“It’s easy in retrospect to say you would grab the leader who drove the creation of the iPhone, iPad and so many other things that built Apple into the most valuable company in the world,” Kenneth Roman writes for Medium. “”
“But would you have taken on this scruffy college drop-out who showed some interest in technology but looked like a hippie and smelled so bad that Atari had to assign him to the night shift to placate co-workers who complained he seldom showered or used a deodorant? The negatives went beyond a lack of obvious qualifications, body odor and dress,” Roman writes. “He had shown himself to be, says Walter Isaacson in his best-selling biography of Jobs, manipulative and arrogant, and ‘a dreadful manager’ who was not a great engineer and didn’t know much about technology.”
“Not many of us would have looked past these off-putting weaknesses to imagine his passion for perfection, an uncanny ability to understand the needs and desires of consumers, and uncompromisingly high standards. You might have hesitated, but Peter Drucker would have urged you to look again. Jobs is an instructive example of the management guru’s over-riding principle: Hire people for their strengths, not their absence of weaknesses,” Roman writes. “Avoiding weakness, Drucker explains in his classic The Effective Executive, will at best produce mediocrity.”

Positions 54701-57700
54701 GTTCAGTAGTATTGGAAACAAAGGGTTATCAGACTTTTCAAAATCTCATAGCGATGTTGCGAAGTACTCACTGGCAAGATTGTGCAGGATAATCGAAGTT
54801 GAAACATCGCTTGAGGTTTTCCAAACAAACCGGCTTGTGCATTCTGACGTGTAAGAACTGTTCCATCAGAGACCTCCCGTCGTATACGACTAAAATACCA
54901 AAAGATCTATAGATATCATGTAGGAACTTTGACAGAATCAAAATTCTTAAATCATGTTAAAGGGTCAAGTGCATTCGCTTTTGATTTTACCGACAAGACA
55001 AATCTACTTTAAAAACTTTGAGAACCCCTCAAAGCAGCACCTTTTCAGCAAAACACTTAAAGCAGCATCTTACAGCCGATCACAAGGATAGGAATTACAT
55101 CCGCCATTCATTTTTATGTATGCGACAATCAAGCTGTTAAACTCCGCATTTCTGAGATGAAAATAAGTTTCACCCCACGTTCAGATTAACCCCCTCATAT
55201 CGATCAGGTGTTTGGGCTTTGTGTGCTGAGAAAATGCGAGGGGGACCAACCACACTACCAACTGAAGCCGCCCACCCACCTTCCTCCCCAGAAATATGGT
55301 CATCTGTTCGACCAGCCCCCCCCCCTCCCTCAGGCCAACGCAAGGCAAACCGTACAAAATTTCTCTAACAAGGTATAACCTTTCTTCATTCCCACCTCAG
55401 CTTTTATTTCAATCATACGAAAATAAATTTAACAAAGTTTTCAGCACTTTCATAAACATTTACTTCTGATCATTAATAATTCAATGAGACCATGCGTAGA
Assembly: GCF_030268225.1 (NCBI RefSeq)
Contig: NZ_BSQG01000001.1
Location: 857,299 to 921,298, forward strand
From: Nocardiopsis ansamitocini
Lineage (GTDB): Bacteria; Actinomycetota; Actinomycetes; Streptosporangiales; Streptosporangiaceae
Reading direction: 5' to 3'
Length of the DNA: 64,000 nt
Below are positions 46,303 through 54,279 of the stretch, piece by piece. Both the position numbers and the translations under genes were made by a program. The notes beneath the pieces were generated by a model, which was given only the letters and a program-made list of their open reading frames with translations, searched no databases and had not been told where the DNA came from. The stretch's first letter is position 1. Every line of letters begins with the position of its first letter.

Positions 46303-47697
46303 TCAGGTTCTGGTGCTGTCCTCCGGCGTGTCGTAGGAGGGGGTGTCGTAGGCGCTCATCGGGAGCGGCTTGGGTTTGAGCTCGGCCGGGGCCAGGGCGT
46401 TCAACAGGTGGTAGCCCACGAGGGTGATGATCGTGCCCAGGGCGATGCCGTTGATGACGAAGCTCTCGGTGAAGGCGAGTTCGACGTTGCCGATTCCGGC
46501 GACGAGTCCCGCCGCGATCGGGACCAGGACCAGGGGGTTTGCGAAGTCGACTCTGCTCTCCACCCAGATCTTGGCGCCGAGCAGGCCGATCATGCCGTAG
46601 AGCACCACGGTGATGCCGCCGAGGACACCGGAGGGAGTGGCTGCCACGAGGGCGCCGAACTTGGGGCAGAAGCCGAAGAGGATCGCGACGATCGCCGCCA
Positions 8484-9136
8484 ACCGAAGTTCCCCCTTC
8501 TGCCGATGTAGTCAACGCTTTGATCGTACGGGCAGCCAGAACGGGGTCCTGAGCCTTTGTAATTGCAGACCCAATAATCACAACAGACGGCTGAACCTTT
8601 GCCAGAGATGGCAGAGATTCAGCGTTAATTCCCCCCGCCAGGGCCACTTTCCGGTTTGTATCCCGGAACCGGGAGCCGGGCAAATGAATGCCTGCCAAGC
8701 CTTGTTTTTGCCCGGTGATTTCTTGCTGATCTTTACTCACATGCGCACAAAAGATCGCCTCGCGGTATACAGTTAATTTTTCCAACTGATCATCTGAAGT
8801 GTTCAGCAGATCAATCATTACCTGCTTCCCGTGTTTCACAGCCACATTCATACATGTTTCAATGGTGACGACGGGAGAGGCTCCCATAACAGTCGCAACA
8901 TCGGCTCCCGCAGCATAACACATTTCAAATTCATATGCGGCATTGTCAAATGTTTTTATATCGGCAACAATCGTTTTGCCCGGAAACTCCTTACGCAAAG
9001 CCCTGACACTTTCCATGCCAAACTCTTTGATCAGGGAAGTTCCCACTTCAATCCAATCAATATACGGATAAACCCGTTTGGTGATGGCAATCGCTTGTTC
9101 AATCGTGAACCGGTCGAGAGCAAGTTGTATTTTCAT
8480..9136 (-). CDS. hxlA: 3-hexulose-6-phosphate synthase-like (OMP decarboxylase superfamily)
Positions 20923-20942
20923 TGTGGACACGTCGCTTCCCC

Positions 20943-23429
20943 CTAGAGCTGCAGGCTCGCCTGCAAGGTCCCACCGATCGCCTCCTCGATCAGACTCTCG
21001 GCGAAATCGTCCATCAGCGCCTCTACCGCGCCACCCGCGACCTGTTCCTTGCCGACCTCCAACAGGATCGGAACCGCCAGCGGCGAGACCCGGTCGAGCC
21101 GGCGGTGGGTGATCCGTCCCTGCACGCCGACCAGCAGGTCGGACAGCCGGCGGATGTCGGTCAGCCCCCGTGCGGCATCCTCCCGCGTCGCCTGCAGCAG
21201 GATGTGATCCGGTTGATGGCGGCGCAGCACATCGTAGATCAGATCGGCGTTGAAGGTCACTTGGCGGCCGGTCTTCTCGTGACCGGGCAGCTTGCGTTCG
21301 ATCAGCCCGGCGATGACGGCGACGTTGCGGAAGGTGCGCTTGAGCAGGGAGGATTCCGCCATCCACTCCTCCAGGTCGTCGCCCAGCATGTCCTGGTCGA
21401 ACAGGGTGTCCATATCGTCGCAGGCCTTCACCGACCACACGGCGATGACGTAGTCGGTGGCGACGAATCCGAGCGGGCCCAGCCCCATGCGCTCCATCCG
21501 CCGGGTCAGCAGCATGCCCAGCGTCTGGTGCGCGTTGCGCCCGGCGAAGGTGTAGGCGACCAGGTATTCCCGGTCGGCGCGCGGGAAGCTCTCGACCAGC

Read more in the full article here.
MacDailyNews Take: Beyond his visionary clarity, Steve Jobs’ passion for perfection and uncompromisingly high standards are exactly what Apple misses most right now.
Steve Jobs would not ship a smart speaker that did not support stereo paring out of the box, the putrid Apple TV Siri Remote, or allow his flagship Mac to languish for five years (at the very least, he’d has stopped trying to sell it years ago out of sheer embarrassment), to name but three examples of the post-Steve Jobs Apple not meeting our expectations, much less Jobs’.